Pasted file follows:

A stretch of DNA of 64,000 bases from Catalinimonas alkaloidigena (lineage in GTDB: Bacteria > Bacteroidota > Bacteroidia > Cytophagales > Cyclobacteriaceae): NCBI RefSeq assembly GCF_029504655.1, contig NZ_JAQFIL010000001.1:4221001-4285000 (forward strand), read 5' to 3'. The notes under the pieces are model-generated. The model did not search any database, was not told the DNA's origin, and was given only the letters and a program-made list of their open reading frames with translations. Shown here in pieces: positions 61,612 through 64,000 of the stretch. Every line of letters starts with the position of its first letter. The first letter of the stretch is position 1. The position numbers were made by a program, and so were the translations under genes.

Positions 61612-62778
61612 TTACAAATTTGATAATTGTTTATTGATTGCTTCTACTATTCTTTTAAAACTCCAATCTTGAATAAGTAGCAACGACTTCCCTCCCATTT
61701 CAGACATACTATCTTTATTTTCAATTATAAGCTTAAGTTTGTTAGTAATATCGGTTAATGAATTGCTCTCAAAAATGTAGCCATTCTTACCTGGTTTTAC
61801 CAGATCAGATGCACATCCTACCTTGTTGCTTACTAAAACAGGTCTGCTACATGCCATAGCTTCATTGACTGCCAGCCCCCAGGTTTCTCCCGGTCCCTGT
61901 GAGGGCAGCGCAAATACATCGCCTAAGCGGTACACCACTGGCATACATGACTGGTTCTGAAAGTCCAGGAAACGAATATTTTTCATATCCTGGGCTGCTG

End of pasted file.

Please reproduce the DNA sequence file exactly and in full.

A stretch of DNA of 64,000 bases from Catalinimonas alkaloidigena (lineage in GTDB: Bacteria > Bacteroidota > Bacteroidia > Cytophagales > Cyclobacteriaceae): NCBI RefSeq assembly GCF_029504655.1, contig NZ_JAQFIL010000001.1:4221001-4285000 (forward strand), read 5' to 3'. The notes under the pieces are model-generated. The model did not search any database, was not told the DNA's origin, and was given only the letters and a program-made list of their open reading frames with translations. Shown here in pieces: positions 61,612 through 64,000 of the stretch. Every line of letters starts with the position of its first letter. The first letter of the stretch is position 1. The position numbers were made by a program, and so were the translations under genes.

Positions 61612-62778
61612 TTACAAATTTGATAATTGTTTATTGATTGCTTCTACTATTCTTTTAAAACTCCAATCTTGAATAAGTAGCAACGACTTCCCTCCCATTT
61701 CAGACATACTATCTTTATTTTCAATTATAAGCTTAAGTTTGTTAGTAATATCGGTTAATGAATTGCTCTCAAAAATGTAGCCATTCTTACCTGGTTTTAC
61801 CAGATCAGATGCACATCCTACCTTGTTGCTTACTAAAACAGGTCTGCTACATGCCATAGCTTCATTGACTGCCAGCCCCCAGGTTTCTCCCGGTCCCTGT
61901 GAGGGCAGCGCAAATACATCGCCTAAGCGGTACACCACTGGCATACATGACTGGTTCTGAAAGTCCAGGAAACGAATATTTTTCATATCCTGGGCTGCTG